When the remains of the burnt farm are examined, Njáll (and Bergþóra and the boy) are found to be unburnt underneath the ox-skin, though one finger on the boy which had stuck out from beneath the skin is charred: a miracle. Skarpheðinn is found burnt from the feet up to his knees, but not above: ‘he had bitten through his lip. His eyes were open and not swollen. He had driven his axe so hard into the gable that it had sunk in up to the middle of the blade, and had not softened’ (Hann hafði bitit á kampi sínum. Augu hans váru opin ok óþrútin. Hann hafði rekit øxina í gaflaðit svá fast, at gengit hafði allt upp á miðjan fetann, ok var ekki dignuð’, Brennu-Njáls saga ch. 132, p. 343). When Bergþórshváll was dug by archaologists in 1883, 1855, 1927-28, 1931, and finally 1950-52, various artefacts came to light. On one occasion, a kind of white powder was found...and was explained as the remains of the skyr (a kind of yoghurt made of whey that was a staple part of Icelandic diet since early times) that Bergþóra had called to be poured over the flames...
Approach to Bergþórshvoll
(modern house is to left, out of the frame)
Collingwood described Bergþórshváll as standing ‘on its twin hillocks among marshes, the broad Affall winding between it and the sands of this harbourless and surf-beaten shore, with the Westman Islands rising sharply from the sea-line, twelve miles away, and Eyjafell standing nobly over the flats to eastward‘ (APilgrimage to the Sagasteads of Iceland, p. 24). He has little else to say about the place other than it being the site of the tragic burning; William Morris, on the other hand, writes of exploring the area and gives free rein to his imagination. ‘The longest of the three mounds, which lay west from the house, rightly or wrongly, gave one strongly the impression of having been the site of Njal´s house: it was about 200 feet long and sloped steeply away into the flatter slope of the field: from its top one looked south across the grey flats with a thin greyer line of sea and the Westman Isles rising out of it‘ (Journals of Travel in Iceland 1871-1873, p. 43. Morris is shown ‚the traditional places about the stead‘—‚Flosi‘s Hollow‘ and ‚Kári‘s Garth‘—and he notes ‘how much the present Icelanders realise the old stories‘ (Journals, p. 45).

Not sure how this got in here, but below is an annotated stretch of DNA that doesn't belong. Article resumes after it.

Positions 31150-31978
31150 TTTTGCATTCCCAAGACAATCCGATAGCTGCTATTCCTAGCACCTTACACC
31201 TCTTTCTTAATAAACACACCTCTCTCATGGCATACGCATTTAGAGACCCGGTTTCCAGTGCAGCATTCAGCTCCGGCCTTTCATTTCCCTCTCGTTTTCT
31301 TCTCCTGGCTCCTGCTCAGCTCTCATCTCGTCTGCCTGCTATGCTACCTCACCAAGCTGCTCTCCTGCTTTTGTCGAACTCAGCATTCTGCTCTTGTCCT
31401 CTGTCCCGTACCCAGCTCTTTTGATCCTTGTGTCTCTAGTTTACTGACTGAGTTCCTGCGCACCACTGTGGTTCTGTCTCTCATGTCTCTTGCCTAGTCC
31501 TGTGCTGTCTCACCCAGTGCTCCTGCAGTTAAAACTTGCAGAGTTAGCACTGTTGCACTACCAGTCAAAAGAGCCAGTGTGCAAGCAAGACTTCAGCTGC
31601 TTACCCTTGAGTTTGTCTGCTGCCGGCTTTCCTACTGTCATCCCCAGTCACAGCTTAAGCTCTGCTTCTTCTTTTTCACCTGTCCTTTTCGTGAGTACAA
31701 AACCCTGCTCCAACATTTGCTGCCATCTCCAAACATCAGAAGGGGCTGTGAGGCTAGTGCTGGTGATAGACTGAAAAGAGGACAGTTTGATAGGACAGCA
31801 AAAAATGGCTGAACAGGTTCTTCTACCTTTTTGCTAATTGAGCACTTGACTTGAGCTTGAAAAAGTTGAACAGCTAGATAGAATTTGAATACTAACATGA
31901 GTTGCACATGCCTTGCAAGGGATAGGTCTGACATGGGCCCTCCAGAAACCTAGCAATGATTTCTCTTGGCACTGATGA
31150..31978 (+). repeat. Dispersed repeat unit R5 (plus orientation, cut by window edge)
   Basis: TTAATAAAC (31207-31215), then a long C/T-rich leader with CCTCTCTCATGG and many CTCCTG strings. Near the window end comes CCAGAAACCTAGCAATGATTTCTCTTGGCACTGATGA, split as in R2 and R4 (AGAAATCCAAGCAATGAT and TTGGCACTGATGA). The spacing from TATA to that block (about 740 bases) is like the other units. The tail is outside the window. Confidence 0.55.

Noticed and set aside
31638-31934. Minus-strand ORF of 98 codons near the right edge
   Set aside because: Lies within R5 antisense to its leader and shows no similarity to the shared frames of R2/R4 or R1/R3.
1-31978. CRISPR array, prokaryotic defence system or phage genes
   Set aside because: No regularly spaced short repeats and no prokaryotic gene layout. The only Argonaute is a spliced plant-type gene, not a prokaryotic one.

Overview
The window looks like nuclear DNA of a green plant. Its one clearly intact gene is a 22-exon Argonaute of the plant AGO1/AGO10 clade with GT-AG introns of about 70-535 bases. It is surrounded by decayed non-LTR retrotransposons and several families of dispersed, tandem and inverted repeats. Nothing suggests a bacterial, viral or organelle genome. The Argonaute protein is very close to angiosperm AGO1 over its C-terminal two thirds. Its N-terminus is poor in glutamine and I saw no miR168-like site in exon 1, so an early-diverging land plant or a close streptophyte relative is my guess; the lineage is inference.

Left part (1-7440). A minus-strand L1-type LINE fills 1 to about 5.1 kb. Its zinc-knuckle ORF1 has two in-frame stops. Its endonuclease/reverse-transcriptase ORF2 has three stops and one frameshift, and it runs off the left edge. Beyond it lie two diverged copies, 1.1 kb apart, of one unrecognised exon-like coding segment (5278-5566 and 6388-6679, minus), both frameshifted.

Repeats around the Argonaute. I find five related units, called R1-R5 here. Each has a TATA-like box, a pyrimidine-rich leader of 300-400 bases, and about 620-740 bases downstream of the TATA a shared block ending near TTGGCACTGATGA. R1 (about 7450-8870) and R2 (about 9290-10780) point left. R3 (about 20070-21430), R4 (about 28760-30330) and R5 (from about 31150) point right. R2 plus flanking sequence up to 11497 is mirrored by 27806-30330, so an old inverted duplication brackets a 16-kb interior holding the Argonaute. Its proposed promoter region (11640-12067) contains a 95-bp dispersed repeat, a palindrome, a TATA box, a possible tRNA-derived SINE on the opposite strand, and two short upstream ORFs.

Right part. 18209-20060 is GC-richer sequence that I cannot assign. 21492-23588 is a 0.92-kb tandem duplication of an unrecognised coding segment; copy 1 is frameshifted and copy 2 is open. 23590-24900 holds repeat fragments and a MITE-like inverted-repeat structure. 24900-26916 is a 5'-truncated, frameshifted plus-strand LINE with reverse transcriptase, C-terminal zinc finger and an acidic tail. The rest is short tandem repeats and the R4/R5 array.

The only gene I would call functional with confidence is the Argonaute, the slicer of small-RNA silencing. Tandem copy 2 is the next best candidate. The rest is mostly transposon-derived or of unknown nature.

I found Bergþórshváll to be a strange place and I found it hard to match the violent scene of the burning with the location as it is today: a modern house now stands on one of the hills and there was noone around to ask where Káragróf, for example, is thought to be. An information board describes the burning as told in Njáls saga and notes the archaeological investigations conducted there, but the place felt empty. My sense that the time has passed for Njáls saga as a narrative that lives in the landscape (something I mentioned in the last post) seemed to be confirmed by a number of people I met and talked to, for various reasons. Of course there are people in the area who know the saga back-to-front, but as a piece of written literature rather than as living local stories. The poignancy of this time passing was driven home when I ventured into the old age home: one or two old people there told me how in previous times, *everyone* talked about Njáls saga, in all kinds of contexts, and addressing all kinds of Njála-related issues. I left Njáls saga country feeling a little sad.